Board paper annotations and directors’ notes: To keep or not to keep, that is the question...

21 February 2013

The introduction of electronic board papers into the boardroom is an excellent time to reconsider your policies around the destruction of physical and electronic board paper annotations and directors’ notes.

The risks of retaining board paper annotations and notes outweigh the benefits. They should be destroyed after the meeting at which the minutes they relate to are approved or tabled, except in circumstances where there is existing, potential or anticipated litigation that the annotations and notes may be relevant to, in which case they will need to be retained. This shift in practice requires that directors pay closer attention to board minutes to ensure they adequately reflect board deliberations.


Many directors retain their annotations and notes as evidence of the discharge of their duties should the need arise.  Annotations and notes may be helpful to show a director adequately informed themselves, appropriately questioned and considered issues and exercised due care and diligence. Annotations and notes could support both the company and a director’s position on an issue in contention with the regulator or a third party.

However, the retention of annotations and notes also carries risk for both the company and its directors.

  1. Annotations and notes often reflect a director’s initial thoughts, formed prior to and without the benefit of discussion at a board meeting.  The director’s final position could be different once they have had the benefit of discussion with board members and senior management.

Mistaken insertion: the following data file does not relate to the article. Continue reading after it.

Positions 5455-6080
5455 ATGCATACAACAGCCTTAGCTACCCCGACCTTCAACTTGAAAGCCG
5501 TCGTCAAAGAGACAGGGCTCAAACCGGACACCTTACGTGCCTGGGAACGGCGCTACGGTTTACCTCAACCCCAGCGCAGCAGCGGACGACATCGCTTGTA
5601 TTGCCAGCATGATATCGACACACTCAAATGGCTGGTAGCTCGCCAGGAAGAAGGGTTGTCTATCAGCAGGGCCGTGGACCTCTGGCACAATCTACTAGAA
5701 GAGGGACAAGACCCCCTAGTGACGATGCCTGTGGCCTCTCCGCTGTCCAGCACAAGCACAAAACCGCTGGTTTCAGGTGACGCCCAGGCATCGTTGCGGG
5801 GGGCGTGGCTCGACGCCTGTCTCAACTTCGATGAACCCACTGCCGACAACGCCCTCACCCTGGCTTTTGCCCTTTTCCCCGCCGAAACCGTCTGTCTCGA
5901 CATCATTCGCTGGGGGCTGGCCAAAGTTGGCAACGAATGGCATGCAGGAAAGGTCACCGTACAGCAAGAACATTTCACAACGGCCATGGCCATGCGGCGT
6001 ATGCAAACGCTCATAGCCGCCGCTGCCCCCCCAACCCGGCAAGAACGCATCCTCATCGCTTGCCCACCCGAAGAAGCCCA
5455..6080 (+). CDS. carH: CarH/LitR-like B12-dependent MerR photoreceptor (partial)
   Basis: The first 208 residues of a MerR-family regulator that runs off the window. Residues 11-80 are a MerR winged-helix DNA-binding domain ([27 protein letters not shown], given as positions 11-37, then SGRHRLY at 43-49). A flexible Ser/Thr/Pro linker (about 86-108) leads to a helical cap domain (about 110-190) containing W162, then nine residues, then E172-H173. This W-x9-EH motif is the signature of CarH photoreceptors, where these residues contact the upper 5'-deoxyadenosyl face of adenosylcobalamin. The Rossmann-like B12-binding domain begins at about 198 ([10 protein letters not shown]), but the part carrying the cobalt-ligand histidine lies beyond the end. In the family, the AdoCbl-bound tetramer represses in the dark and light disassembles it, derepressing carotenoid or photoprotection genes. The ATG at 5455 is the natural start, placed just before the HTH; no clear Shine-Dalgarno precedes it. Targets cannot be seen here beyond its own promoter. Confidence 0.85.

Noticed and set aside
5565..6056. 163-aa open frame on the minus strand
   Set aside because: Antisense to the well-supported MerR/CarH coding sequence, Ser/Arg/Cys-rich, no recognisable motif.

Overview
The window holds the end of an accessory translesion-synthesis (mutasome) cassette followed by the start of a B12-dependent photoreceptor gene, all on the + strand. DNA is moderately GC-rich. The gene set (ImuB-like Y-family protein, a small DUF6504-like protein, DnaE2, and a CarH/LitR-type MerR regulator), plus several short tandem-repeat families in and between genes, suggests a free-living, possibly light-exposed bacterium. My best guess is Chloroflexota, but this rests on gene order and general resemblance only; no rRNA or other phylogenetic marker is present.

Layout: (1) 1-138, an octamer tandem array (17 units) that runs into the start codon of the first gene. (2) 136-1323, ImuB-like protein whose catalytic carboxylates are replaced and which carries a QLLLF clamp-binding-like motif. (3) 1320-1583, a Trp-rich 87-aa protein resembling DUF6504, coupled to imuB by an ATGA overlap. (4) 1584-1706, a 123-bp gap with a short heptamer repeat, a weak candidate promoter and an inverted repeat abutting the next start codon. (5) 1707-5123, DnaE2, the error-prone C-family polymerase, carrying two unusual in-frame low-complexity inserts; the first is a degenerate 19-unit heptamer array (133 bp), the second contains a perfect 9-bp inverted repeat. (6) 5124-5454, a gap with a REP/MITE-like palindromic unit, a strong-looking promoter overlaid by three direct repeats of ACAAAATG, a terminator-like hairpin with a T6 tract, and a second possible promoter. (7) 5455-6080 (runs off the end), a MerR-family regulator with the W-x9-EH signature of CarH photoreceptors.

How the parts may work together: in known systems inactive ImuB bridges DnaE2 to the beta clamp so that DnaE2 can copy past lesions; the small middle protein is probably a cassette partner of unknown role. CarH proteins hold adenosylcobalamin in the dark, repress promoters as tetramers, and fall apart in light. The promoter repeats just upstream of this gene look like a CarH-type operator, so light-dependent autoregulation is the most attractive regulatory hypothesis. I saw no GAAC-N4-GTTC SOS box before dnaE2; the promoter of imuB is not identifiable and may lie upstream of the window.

2. They are likely to be incomplete thoughts, could be inconsistent with other records (such as the meeting minutes to which they relate) and may be ambiguous.  They are likely to be used by regulatory authorities or in litigation where they support their view and are unfavourable to the company and/or directors because they are either inconsistent with written records or support an interpretation of written records contrary to the view of events held by the company and/or its directors.
  3. They may be lost, misplaced or stolen which could result in a loss of confidentiality of the company’s sensitive information.
  4. Annotations and notes are owned by the director that penned them, unless agreed otherwise.[1]  The company has no right of access to them unless the director agrees.  It is difficult for a company and all directors to be fully advised early in any potential allegation of wrongdoing in circumstances where they cannot access annotations and notes that may be relevant.

These risks are not limited to hard copy annotations and notes; they apply equally to records retained on a director’s computer or tablet. 


Although current practice in relation to the destruction of annotations and notes is mixed, increasingly companies are adopting policies that require their destruction.

Changes being implemented by companies include adopting a policy that requires notes and annotations to be deleted from directors’ tablets and physical copies destroyed once the minutes to which the annotations and notes relate are tabled and/or approved (unless they need to be retained for existing, potential or anticipated litigation purposes)[2].

Some companies are introducing a standing agenda item for each board meeting so that, once the minutes of the previous board meeting have been tabled and/or approved, each director deletes or destroys (and confirms they have deleted or destroyed) all annotations and notes they have relating to the previous board meeting.